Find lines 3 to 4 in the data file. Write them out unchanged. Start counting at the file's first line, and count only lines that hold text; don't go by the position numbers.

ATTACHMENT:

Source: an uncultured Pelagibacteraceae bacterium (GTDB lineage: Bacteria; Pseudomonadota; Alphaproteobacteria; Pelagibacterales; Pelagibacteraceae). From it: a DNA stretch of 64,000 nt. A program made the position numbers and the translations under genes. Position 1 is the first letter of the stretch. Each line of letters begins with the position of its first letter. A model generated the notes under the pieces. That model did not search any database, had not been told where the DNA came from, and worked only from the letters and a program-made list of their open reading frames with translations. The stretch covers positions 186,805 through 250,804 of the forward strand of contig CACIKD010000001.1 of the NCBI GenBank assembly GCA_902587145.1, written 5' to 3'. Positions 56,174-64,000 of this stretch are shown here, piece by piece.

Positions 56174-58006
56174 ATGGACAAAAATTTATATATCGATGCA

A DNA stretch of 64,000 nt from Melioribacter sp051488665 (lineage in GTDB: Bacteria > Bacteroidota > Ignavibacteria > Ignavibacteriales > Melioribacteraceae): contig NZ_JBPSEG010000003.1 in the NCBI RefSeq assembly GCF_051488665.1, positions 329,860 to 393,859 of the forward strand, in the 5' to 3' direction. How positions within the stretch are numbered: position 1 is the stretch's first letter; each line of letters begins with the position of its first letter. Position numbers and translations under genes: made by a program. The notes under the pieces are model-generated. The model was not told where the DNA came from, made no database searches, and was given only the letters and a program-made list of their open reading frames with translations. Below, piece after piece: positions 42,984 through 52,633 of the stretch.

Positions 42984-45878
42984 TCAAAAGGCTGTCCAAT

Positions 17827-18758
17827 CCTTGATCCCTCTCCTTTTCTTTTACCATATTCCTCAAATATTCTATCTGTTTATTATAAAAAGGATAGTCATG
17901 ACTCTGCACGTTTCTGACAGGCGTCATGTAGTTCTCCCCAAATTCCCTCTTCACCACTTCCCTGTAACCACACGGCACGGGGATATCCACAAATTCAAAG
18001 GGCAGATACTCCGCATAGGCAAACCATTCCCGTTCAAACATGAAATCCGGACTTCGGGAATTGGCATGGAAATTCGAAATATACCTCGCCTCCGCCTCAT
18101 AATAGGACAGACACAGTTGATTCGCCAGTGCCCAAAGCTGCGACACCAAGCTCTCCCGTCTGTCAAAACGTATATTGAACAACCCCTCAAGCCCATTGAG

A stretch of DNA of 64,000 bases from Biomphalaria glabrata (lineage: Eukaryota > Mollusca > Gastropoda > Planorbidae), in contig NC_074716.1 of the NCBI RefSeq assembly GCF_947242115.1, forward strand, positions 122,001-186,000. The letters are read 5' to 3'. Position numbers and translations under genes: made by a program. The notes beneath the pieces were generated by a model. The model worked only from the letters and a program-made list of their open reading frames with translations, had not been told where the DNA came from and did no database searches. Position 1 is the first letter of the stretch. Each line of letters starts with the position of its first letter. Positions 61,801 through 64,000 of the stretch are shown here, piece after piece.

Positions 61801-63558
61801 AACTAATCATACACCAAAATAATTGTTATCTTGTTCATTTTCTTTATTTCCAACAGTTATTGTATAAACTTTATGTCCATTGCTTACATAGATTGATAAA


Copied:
56174 ATGGACAAAAATTTATATATCGATGCA

A DNA stretch of 64,000 nt from Melioribacter sp051488665 (lineage in GTDB: Bacteria > Bacteroidota > Ignavibacteria > Ignavibacteriales > Melioribacteraceae): contig NZ_JBPSEG010000003.1 in the NCBI RefSeq assembly GCF_051488665.1, positions 329,860 to 393,859 of the forward strand, in the 5' to 3' direction. How positions within the stretch are numbered: position 1 is the stretch's first letter; each line of letters begins with the position of its first letter. Position numbers and translations under genes: made by a program. The notes under the pieces are model-generated. The model was not told where the DNA came from, made no database searches, and was given only the letters and a program-made list of their open reading frames with translations. Below, piece after piece: positions 42,984 through 52,633 of the stretch.